Today in Johnson City History: November 26

Nov. 26, 1885: The Comet reported on an unsuccessful attempt at courting. “A young gentleman being introduced to a certain young lady in this place a few evenings since, after a rather lengthy conversation with her mid in his departure: ‘Good evening, ma’am; I hope to have the pleasure of meeting you again some time in the near future,’ when she replied, ‘Yes, I hope so, thank you — in heaven.’”

Nov. 26, 1910: Retiring Gov. Malcolm R. Patterson lectured at Memorial Hall in Johnson City on “True Reforms and False Reformers.” Patterson, who had served in the U.S. House of Representatives from 1901-06, was governor for two terms from 1907-11. In his second term, pardon-happy Patterson was plagued by a pardon he issued for political ally Duncan Cooper, who had been convicted in the killing of Edward W. Carmack, Patterson’s opponent for the nomination in the 1908 election. The controversy divided the Democratic Party, and the scandal led Patterson to withdraw from the race for a third term. The result was Tennessee’s first Republican governor in 30 years, Ben Hooper.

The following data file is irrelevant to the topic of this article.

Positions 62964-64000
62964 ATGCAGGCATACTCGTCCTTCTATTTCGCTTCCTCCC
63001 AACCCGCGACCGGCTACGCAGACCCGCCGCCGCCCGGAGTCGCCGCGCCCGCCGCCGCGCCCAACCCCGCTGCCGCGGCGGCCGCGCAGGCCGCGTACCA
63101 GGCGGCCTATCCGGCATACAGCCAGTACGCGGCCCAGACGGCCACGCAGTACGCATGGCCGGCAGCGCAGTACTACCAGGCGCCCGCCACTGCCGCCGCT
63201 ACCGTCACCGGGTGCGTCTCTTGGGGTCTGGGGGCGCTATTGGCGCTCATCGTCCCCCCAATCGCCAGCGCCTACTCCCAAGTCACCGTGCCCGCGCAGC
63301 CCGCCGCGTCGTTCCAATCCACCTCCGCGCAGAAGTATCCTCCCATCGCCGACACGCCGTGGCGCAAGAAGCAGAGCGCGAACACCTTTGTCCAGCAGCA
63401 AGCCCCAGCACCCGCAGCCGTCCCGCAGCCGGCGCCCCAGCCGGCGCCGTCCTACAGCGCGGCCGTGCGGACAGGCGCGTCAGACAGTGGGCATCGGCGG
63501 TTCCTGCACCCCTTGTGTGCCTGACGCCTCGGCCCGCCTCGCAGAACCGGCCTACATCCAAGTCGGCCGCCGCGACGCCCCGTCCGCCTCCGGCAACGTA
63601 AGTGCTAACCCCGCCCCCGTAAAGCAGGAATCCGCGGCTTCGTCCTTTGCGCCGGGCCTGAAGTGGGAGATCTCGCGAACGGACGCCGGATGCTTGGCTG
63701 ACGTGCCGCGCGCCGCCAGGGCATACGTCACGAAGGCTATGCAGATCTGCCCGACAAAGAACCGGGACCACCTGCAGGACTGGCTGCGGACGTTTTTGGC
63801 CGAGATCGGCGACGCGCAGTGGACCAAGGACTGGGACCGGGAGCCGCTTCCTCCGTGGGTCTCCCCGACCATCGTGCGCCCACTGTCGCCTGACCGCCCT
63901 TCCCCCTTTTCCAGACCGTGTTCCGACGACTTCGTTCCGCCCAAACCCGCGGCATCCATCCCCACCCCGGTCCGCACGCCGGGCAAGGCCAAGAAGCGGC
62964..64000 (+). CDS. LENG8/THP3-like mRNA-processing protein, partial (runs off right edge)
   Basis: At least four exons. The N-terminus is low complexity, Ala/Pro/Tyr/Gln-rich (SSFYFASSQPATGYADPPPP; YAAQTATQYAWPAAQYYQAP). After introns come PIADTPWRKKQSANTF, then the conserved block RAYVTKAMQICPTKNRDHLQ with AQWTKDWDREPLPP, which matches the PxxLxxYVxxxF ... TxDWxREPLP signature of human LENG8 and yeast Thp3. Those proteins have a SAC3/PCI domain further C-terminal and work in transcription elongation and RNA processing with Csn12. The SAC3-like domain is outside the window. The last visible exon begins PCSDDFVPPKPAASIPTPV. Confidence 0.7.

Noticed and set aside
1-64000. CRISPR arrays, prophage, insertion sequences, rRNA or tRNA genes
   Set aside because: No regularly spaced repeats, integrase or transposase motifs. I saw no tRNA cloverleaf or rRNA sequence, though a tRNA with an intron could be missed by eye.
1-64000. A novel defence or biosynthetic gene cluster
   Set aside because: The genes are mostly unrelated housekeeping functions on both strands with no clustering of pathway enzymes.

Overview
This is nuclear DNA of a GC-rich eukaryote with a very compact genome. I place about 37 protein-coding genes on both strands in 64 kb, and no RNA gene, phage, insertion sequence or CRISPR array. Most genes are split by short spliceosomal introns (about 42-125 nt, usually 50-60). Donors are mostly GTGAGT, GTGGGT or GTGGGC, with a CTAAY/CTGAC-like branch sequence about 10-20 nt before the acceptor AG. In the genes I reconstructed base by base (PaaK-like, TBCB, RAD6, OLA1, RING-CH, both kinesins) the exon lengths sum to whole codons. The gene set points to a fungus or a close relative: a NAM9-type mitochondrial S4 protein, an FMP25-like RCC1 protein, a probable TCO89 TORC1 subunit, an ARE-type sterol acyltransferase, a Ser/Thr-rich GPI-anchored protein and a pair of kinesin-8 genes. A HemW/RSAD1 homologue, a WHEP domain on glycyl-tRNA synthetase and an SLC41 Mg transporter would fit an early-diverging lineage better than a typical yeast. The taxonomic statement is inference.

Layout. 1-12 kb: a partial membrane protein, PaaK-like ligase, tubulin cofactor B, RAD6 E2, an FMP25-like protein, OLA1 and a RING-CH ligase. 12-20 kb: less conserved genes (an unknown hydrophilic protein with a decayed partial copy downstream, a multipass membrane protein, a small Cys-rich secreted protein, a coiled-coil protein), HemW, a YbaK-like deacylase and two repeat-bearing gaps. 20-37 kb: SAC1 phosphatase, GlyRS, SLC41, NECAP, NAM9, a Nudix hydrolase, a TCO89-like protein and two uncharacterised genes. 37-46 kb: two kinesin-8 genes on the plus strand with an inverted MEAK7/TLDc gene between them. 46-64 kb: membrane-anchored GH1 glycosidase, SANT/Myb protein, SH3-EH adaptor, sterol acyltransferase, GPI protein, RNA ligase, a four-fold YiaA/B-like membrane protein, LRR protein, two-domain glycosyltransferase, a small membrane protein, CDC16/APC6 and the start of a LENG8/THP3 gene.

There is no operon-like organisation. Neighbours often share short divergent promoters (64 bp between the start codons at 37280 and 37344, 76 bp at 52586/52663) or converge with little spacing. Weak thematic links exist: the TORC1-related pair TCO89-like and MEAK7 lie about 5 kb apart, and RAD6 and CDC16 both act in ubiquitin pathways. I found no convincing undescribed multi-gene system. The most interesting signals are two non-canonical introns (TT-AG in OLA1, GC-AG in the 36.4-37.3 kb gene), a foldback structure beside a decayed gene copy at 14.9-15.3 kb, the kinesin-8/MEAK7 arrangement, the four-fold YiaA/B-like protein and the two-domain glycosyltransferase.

Nov. 26, 1959: A shortage of steel halted work at the new Science Hill High School, according to contractor J.E. Green.

Nov. 26, 1974: Black Oak Arkansas, along with Foghat, played to over 5,500 fans at Freedom Hall Civic Center.

Nov. 26, 2006: The Tennessee Department of Transportation was installing cable barriers in both directions in the medians of Interstate 26 through Johnson City.

Sources: The Comet; Tennessee Encyclopedia; Johnson City Press-Chronicle; Bobbie H. Shirley, Freedom Hall; Johnson City Press

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